Forest and Urban Shinrin Yoku’s positive effects?
Milena A. Guziak digests the research
Takayama, N., Korpela, K., Lee, J., Morikawa, T., Tsunetsugu, Y., Park, B. J., Li, Q., Tyrväinen, L., Miyazaki, Y., & Kagawa, T. (2014). Emotional, restorative and vitalizing effects of forest and urban environments at four sites in Japan. International journal of environmental research and public health, 11(7), 7207–7230. https://doi.org/10.3390/ijerph110707207
People of various age groups tend to feel negative emotions such as anxiety, loneliness, and sadness; when of long duration and strong intensiveness, these may lead to their pathological expressions and hinder experiencing positive emotions. Ways of preventing and managing these negative states are necessary. An international team in Japan, published in the journal International Journal of Environmental Research and Public Health, has investigated one promising preventive measure: Shinrin Yoku.
As the research team notes, walking in forests is a common recreational activity in Japan and is believed to promote both mental and physical health.
Earlier work shows that natural environments, including but not limited to urban parks, native forests, and secondary man-made forests can be in general associated with stronger positive health benefits as compared to typical urban scenery devoid of green spaces such as agglomerates of buildings. So what are these effects?
In the context of physiological effects of Shinrin Yoku on the human body, studies conducted in Japan reports:
• lower concentrations of cortisol,
• lower blood pressure,
• lower pulse rates,
• decreased sympathetic nerve activity component of heart-rate variability enhanced parasympathetic nerve activity, and
• higher levels of natural killer (NK) cell activity when participants did Shinrin Yoku in a forest environment, as opposed to Shinrin Yoku in an urban environment.
Regarding psychological effects of Shinrin Yoku, the Multiple Mood Scale-Short Form (MSS) showed higher scores for friendliness and wellbeing, and low score for depression on the day spent walking in the forest as opposed to the control day (no walk in the forest). This was true amongst those who suffer from chronic mental stress. This could be applied as a negative emotion management strategy, the team reasoned – by increasing positive emotions. Thus the study focused on the wellbeing effects of short-term forest walking and viewing. Specifically, the team hypothesized that both environment (forest vs. urban) and activity (walking and viewing) would influence psychological outcomes. For the purpose of the research the team defined Shinrin Yoku as a forest walking and viewing.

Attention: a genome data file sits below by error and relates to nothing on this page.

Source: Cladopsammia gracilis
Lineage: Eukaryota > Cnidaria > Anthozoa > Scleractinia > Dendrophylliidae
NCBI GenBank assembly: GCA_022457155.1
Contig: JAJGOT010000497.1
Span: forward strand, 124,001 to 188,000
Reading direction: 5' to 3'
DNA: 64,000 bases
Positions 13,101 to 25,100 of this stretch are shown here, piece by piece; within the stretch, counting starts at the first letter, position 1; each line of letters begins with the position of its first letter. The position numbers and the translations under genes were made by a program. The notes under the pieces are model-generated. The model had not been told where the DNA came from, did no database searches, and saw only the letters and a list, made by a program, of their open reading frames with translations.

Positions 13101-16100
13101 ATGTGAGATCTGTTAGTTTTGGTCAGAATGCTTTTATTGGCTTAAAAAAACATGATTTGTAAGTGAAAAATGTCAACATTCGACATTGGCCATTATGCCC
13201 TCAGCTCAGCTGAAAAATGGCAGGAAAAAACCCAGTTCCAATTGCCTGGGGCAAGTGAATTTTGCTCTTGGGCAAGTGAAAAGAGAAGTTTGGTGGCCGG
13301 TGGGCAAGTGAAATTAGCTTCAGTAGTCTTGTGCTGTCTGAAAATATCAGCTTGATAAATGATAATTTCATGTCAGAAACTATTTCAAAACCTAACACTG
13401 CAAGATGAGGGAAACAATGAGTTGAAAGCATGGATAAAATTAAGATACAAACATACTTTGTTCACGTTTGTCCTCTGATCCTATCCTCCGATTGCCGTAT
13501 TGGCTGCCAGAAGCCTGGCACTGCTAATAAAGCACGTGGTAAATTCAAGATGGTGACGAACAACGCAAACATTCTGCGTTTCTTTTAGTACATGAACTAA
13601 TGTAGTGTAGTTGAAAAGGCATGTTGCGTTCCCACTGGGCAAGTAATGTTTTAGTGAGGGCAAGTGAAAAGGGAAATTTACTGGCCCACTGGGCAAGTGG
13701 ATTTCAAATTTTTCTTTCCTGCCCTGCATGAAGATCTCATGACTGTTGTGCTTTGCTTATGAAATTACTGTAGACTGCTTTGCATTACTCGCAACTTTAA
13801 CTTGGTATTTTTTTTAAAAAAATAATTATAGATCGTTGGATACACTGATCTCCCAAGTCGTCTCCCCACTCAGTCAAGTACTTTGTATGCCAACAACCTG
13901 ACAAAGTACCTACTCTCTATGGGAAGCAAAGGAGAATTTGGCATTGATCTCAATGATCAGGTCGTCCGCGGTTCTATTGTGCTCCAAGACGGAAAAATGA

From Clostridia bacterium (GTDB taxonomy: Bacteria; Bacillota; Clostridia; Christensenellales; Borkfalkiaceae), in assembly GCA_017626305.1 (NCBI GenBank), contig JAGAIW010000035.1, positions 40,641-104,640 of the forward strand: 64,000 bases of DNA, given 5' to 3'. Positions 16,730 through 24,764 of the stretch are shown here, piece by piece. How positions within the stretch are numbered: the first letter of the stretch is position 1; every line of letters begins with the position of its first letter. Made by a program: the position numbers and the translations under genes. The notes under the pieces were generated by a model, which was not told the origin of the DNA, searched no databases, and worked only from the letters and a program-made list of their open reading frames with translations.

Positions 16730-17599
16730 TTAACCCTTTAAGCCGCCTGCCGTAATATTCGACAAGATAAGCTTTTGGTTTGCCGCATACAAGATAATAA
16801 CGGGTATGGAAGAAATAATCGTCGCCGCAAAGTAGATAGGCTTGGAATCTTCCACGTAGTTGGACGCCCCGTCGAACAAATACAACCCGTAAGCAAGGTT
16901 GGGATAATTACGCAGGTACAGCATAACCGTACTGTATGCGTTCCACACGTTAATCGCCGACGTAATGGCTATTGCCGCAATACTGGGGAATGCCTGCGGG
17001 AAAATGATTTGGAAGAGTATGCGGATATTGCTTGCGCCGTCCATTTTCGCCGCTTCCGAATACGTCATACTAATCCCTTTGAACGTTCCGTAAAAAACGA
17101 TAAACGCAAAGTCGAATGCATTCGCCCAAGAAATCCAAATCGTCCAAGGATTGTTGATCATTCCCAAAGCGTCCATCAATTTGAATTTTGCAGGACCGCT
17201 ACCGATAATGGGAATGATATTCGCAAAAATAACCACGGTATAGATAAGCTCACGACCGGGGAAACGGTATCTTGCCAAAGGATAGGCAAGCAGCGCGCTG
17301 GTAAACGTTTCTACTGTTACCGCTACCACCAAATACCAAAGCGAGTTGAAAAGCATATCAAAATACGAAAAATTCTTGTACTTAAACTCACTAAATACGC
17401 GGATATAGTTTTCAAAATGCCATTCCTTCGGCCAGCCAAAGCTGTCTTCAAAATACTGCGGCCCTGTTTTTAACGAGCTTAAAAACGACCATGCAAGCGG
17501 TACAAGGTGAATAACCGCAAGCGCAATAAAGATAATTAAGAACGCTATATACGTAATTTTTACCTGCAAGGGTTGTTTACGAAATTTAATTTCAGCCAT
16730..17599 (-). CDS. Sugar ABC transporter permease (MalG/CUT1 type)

To investigate the potential positive effects of short-term forest bathing, the team recruited the total of 45 healthy young male adults aged 19 to 24 at four sites in Japan, located in different prefectures: Nara, Oita, Hiroshima, and Toyama. At each location, participants were randomly divided into two groups, each with five to six respondents, which were sent to either a forest area (experimental area) or an urban area (control area). Both groups were told to take a 15-min walk before noon and a 15-min view in the afternoon. The experiment lasted 2 days.
The participants completed a battery of surveys before and after Shinrin Yoku sessions at each site and under each conditions: Profile of Mood States (POMS), Positive and Negative Affect Schedule (PANAS), Restorative Outcome Scale (ROS); Subjective Vitality Scale (SVS).
First of all, the team found no differences in the respondents’ psychological responses (mood-POMS, affect-PANAS, restorative outcomes-ROS, subjective vitality-SVS) between Forest and Urban Shinrin Yoku before the experiment. However, some key differences in the scales’ scores between the experimental and control condition after the experiment were found. The analysis of the results obtained from the survey discovered that mood worsened, negative feelings increased and feelings of restoration and vitality decreased in an urban environment. Conversely, positive feelings, subjective restoration and vitality increased and negative feelings (tension and anxiety, depression, confusion) declined in the forest environment.
As the team cautions, most of the participants were Japanese male students, so the result may not generalize to other groups i.e. demographics, educational, ethnicity, nationality, etc. In addition, the study focused only on investigating the short-term psychological effects, leaving out potential long-term effects. The distinction between walking and viewing condition may not be as clear-cut. What about different forest settings and activities in the forest? Would the results be the same? Or perhaps there is something else, innate factors responsible for the improved wellbeing. How does it connect to our personality traits and motivation?
Whatever the reason behind the results, the work does suggest that for this specific group, short stay in the forest is beneficial, more beneficial than Urban Shinrin Yoku i.e. it improves mood, heightens positive affect, induces a feeling of subjective restoration and subjective vitality.
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